Huntington’s Disease is a very rare fatal genetic brain disorder that is affecting nearly one million people globally.
Without any effective treatment, most people have never heard of the disease nor care about those who were afflicted with this hereditary disorder.
In Dancing at the Vatican, an Emmy award winning reporter Charles Sabine teamed with Dr. Elena Cattaneo, Life Senator in Italy, Dr. Ignacio Munox-Sanjuan and geneticist Dr. Claudia Perandones, founders of Factor-H, to bring Huntington’s Disease awareness to the forefront with an audience with the Pope.
The documentary journals multiple families from Latin America, who have never been outside of their small villages and some without birth certificates and passports. Despite their symptoms and challenges, the families persisted in meeting with the Pope in Rome as ambassadors of Huntington’s Disease.
LRM Online attended a special premiere charity screening of Dancing at the Vatican in Beverly Hills, Calif., late last month. We sat down exclusively with Dr. Ignacio Munos-Sanjuan, the co-founder of Factor-H and a subject in the documentary. Factor-H is a charity that helps HD sufferers in Latin America and helped organized the Pope event.
We talked about the disease, organizing the event, the family subjects and the aftermath of the Pope meeting.
Dancing at the Vatican will have more special event screenings in the United States in the future. Please visit www.dancingatthevatican.com for more information. To donate to help Latino families with Huntington’s Disease, visit www.factor-h.org.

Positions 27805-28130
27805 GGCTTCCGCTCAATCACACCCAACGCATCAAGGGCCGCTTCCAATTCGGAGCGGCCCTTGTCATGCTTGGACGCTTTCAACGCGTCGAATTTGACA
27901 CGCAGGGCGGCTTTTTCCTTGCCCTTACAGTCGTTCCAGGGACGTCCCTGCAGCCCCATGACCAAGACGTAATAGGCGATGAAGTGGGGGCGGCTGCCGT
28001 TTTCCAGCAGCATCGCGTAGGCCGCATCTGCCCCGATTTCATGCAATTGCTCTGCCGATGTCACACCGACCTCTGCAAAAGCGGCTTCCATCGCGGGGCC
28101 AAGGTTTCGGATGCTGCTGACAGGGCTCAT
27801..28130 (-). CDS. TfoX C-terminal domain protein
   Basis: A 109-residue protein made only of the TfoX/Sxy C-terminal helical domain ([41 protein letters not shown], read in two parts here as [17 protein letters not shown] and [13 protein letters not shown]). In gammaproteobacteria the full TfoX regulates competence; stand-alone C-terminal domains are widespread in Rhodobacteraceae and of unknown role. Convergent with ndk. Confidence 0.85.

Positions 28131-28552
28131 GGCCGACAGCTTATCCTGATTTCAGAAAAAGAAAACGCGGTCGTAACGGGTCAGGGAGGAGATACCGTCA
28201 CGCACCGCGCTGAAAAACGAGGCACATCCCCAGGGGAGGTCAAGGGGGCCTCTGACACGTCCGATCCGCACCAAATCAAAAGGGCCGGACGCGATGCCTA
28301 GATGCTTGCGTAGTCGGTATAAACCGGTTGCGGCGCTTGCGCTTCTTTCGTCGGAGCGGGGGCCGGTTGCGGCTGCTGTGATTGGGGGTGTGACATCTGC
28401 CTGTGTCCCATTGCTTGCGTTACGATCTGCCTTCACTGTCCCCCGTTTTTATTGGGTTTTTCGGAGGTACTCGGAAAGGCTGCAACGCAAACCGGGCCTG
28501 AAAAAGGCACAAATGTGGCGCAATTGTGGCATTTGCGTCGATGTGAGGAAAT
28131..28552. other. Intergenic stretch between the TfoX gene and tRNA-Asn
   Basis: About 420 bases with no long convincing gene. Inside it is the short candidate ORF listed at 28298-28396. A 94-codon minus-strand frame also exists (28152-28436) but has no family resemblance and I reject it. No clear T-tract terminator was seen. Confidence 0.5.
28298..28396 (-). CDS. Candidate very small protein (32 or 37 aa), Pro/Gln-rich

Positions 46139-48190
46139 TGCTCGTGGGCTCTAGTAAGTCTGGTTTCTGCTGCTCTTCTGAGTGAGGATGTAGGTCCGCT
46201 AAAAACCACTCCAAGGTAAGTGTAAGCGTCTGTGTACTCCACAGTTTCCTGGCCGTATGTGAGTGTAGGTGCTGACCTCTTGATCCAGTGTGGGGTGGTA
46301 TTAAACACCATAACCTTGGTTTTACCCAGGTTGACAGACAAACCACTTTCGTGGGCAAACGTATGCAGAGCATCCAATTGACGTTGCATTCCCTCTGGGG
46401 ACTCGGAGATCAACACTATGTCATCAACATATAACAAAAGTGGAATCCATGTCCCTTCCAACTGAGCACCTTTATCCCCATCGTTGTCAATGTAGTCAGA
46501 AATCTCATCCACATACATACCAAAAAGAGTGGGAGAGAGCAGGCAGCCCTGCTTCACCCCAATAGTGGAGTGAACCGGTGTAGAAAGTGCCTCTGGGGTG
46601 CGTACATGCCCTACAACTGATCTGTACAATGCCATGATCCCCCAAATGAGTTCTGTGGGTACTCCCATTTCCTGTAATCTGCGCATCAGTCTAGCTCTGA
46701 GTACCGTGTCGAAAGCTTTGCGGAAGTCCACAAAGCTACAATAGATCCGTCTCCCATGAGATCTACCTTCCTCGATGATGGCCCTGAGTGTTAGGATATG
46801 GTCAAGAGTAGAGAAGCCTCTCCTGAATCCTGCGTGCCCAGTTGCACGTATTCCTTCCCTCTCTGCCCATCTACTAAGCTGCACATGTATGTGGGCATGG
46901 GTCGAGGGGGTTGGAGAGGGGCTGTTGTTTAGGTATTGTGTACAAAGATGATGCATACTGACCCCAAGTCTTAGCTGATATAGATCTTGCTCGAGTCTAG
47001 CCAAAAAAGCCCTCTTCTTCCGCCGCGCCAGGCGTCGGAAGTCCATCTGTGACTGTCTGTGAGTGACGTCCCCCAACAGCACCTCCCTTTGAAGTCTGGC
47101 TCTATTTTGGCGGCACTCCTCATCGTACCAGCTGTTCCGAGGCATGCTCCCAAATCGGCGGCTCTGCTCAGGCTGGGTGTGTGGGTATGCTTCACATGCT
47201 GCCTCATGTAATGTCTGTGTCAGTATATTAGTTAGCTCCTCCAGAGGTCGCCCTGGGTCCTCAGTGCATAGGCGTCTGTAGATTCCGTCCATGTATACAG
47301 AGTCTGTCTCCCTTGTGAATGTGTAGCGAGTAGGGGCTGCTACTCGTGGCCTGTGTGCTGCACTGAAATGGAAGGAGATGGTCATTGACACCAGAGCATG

Read our exclusive interview with Dr. Ignacio Munos-Sanjuan below.
LRM: Congratulations on the documentary Dancing At the Vatican. Did you about the process of the documentary? Were you surprised that they were going to make this?
Ignacio Munoz-Sanjuan: We planned it from day one. Um, I wasn’t in charge of it, because I’m not in the media business. The moment we realized we received the letter from the Pope saying that they would welcome our people in an audience. We started talking about the fact that we needed to document everything and eventually make a documentary. I was aware all along.
LRM: Tell us about the Huntington’s Disease. It’s not a very well-known disease towards most of us in the populace.
Ignacio Munoz-Sanjuan: That’s correct. This is considered a rare disorder, because it only affects about one in 10,000 people in Europe and North America. It is very well known to people who focus on genetic disorders of the brain. It is one of the most prevalent genetic conditions of the brain. It’s caused by a single mutation in a single gene, which makes it very unique compared to other diseases like Alzheimer’s or Parkinson’s where most people get the disease. But, you don’t know why.
LRM: By watching the documentary, it doesn’t seem like you’re just only tackling the disease, but you’re also tackling these social ills towards the disease. Could you talk more about that?
Ignacio Munoz-Sanjuan: I have two jobs. One that pays and one that doesn’t. The one that pays is as a scientist. My role is to develop therapies for Huntington’s Disease. I’ve been doing this for 12 years. The social aspect I do through my foundation Factor-H, which is a nonprofit that doesn’t focus on medical aspects other than providing help. It focuses on trying to improve their quality of life of people in South America.